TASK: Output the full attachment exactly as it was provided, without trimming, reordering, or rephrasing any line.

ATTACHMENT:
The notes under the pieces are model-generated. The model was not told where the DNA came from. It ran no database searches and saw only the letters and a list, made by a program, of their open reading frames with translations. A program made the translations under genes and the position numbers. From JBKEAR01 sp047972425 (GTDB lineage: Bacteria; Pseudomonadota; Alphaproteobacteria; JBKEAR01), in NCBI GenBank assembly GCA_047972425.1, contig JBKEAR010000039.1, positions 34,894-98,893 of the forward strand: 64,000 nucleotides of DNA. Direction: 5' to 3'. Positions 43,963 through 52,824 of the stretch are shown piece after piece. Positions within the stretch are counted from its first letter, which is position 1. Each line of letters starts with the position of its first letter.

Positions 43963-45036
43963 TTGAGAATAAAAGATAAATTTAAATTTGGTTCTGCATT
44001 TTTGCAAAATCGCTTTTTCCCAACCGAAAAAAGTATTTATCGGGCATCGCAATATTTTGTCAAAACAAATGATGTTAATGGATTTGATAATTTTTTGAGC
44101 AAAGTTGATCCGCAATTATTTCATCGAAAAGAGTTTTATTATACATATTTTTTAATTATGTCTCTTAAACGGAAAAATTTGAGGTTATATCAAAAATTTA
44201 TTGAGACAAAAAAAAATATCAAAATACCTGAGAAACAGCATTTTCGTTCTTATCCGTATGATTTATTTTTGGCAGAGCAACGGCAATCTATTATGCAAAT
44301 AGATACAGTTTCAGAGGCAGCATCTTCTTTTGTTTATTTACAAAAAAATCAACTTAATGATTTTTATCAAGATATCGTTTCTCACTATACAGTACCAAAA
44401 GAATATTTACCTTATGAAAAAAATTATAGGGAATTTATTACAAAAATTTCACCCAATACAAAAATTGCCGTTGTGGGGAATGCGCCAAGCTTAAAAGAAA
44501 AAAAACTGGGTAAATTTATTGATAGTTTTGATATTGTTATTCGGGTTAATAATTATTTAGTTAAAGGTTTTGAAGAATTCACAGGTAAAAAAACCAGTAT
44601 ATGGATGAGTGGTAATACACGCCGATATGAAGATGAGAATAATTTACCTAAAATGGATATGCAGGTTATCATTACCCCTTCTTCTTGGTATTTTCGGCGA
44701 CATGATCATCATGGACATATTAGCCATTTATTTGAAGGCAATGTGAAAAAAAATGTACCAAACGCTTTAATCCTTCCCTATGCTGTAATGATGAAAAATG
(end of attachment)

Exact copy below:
The notes under the pieces are model-generated. The model was not told where the DNA came from. It ran no database searches and saw only the letters and a list, made by a program, of their open reading frames with translations. A program made the translations under genes and the position numbers. From JBKEAR01 sp047972425 (GTDB lineage: Bacteria; Pseudomonadota; Alphaproteobacteria; JBKEAR01), in NCBI GenBank assembly GCA_047972425.1, contig JBKEAR010000039.1, positions 34,894-98,893 of the forward strand: 64,000 nucleotides of DNA. Direction: 5' to 3'. Positions 43,963 through 52,824 of the stretch are shown piece after piece. Positions within the stretch are counted from its first letter, which is position 1. Each line of letters starts with the position of its first letter.

Positions 43963-45036
43963 TTGAGAATAAAAGATAAATTTAAATTTGGTTCTGCATT
44001 TTTGCAAAATCGCTTTTTCCCAACCGAAAAAAGTATTTATCGGGCATCGCAATATTTTGTCAAAACAAATGATGTTAATGGATTTGATAATTTTTTGAGC
44101 AAAGTTGATCCGCAATTATTTCATCGAAAAGAGTTTTATTATACATATTTTTTAATTATGTCTCTTAAACGGAAAAATTTGAGGTTATATCAAAAATTTA
44201 TTGAGACAAAAAAAAATATCAAAATACCTGAGAAACAGCATTTTCGTTCTTATCCGTATGATTTATTTTTGGCAGAGCAACGGCAATCTATTATGCAAAT
44301 AGATACAGTTTCAGAGGCAGCATCTTCTTTTGTTTATTTACAAAAAAATCAACTTAATGATTTTTATCAAGATATCGTTTCTCACTATACAGTACCAAAA
44401 GAATATTTACCTTATGAAAAAAATTATAGGGAATTTATTACAAAAATTTCACCCAATACAAAAATTGCCGTTGTGGGGAATGCGCCAAGCTTAAAAGAAA
44501 AAAAACTGGGTAAATTTATTGATAGTTTTGATATTGTTATTCGGGTTAATAATTATTTAGTTAAAGGTTTTGAAGAATTCACAGGTAAAAAAACCAGTAT
44601 ATGGATGAGTGGTAATACACGCCGATATGAAGATGAGAATAATTTACCTAAAATGGATATGCAGGTTATCATTACCCCTTCTTCTTGGTATTTTCGGCGA
44701 CATGATCATCATGGACATATTAGCCATTTATTTGAAGGCAATGTGAAAAAAAATGTACCAAACGCTTTAATCCTTCCCTATGCTGTAATGATGAAAAATG